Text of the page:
Arkansas and the state's cities and counties will benefit with street and road construction monies during the next decade if voters approve proposed constitutional Amendment No. 1 on the Nov. 6 ballot, a spokesman said Thursday.
Arkansas and the state’s cities and counties will benefit with street and road construction monies during the next decade if voters approve proposed constitutional Amendment No. 1 on the Nov. 6 ballot, a spokesman said Thursday.
Thomas B. Schueck of Little Rock, a member of the Arkansas Highway Commission, gave an update to the West Pine Bluff Rotary Club.
The proposed one-half cent temporary sales tax would finance a $1.3 billion bond issue for four-lane highway construction across the state and generate $700 million for cities and counties for local road and street improvements, he told the civic club.
No organized opposition has surfaced to the proposed amendment, he added. The tax would end after 10 years and would not be applied to medicine, groceries and gasoline or diesel.
The tax revenue would support more than 40,000 jobs on the state, municipal and county levels, he told the civic club.
In addition to providing money for four-lane highway construction, existing revenues will raise the amount available to $1.8 billion.
Schueck, a civil engineer with more than four decades of experience in forming and managing companies that are involved in heavy construction, said counties and cities would each share 15 percent of the revenue from the proposed tax.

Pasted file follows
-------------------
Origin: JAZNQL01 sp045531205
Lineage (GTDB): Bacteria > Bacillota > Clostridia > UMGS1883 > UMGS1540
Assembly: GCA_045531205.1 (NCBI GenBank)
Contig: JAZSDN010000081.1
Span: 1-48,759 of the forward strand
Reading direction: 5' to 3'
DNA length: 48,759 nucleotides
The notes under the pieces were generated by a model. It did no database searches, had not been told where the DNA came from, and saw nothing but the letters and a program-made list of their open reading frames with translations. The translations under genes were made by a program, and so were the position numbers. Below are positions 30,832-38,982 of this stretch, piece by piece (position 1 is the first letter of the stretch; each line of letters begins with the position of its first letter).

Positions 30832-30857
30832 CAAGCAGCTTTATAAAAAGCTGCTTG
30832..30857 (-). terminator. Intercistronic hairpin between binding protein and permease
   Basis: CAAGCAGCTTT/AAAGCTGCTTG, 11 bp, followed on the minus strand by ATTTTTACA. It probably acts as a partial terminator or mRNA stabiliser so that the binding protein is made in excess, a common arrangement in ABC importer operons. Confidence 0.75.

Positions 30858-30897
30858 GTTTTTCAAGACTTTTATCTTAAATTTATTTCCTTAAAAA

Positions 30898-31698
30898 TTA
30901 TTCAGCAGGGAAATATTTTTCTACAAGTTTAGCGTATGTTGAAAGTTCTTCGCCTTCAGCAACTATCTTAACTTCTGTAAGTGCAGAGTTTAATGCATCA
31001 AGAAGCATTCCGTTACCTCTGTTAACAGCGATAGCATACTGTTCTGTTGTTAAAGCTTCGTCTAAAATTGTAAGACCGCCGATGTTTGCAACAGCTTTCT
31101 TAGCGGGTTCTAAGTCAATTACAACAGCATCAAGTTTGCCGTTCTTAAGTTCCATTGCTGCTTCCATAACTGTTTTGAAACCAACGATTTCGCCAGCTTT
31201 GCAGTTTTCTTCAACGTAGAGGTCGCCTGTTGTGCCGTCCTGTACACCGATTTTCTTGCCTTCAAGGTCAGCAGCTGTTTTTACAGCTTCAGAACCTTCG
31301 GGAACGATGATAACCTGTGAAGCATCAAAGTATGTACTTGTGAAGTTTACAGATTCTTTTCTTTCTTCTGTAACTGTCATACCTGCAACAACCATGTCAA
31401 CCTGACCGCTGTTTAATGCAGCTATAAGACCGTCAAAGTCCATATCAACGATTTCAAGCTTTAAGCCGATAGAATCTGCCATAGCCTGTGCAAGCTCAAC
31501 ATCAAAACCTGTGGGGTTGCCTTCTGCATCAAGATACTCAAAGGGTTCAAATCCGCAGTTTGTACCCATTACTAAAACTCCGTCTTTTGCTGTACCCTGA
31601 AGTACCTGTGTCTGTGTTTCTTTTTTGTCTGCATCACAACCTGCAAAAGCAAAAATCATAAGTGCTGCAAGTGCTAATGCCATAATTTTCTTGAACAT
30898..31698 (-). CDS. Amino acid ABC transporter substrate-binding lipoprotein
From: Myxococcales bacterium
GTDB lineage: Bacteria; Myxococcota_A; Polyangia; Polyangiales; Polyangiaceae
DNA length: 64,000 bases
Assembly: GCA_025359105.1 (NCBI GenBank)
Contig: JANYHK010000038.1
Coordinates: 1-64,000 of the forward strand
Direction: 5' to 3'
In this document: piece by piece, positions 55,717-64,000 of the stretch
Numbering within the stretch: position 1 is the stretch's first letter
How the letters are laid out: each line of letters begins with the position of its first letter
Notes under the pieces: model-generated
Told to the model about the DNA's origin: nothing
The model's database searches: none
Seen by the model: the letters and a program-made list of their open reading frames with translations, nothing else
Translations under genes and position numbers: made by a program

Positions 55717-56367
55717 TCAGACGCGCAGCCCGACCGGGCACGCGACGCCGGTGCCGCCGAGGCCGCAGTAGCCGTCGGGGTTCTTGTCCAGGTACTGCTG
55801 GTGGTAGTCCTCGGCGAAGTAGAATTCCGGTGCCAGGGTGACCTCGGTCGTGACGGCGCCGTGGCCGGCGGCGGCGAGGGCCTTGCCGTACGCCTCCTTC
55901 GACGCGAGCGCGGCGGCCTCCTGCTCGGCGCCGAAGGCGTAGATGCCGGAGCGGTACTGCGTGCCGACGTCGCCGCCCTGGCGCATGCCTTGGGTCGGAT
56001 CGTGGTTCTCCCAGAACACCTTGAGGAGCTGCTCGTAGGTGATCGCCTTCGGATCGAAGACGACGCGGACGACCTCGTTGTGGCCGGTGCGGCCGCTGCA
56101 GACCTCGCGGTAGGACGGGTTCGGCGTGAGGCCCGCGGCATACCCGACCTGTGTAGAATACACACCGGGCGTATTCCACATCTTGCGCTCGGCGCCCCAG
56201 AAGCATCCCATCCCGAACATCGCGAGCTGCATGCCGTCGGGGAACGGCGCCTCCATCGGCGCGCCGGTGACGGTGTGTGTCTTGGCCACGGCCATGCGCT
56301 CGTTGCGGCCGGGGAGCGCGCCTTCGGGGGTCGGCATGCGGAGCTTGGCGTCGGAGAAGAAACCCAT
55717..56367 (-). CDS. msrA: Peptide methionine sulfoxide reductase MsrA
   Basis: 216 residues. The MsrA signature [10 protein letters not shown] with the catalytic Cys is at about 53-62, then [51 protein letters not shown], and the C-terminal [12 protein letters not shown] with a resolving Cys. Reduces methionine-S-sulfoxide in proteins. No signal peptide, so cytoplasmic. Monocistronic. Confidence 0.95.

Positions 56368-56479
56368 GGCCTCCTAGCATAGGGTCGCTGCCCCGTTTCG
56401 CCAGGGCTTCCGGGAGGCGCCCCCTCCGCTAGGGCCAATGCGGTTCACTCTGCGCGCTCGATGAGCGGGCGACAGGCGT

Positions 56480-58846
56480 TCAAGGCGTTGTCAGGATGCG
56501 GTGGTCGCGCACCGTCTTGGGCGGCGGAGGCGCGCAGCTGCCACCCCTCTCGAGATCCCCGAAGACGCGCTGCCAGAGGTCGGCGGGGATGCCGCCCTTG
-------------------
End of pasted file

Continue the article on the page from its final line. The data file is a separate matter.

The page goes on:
Using Jefferson County as an example, he said the county would receive $650,482 annually and $6.5 million over a decade for road work. Municipal street funds for Pine Bluff would total $874,270 monthly or $8.7 million over 10 years. Projected amounts for other municipalities in the county would range from $98,430 monthly at White Hall to $14,962 annually at Sherrill.
The Arkansas Highway and Transportation Department would establish a municipal street aid program along the same lines at the county aid street fund for city street and bridge improvements.
Schueck said four-lane construction proposed for South Arkansas include:
• Reconstruction of Interstate 530 from Interstate 30 at Little Rock to south of Pine Bluff and construction of links to proposed Interstate 69;
• Completion of widening U.S. 425 from Hamburg to the Arkansas-Louisiana state line;
• Completion of the widening of U.S. 167 from I-530 to El Dorado; and
• Begin the widening of U.S. 82 from El Dorado to Magnolia to Texarkana.
Without approval of proposed Amendment No. 1, Schueck said, the four-lane projects will take longer and cost more, and less money will be be available for the state to construct, maintain and improve secondary roads.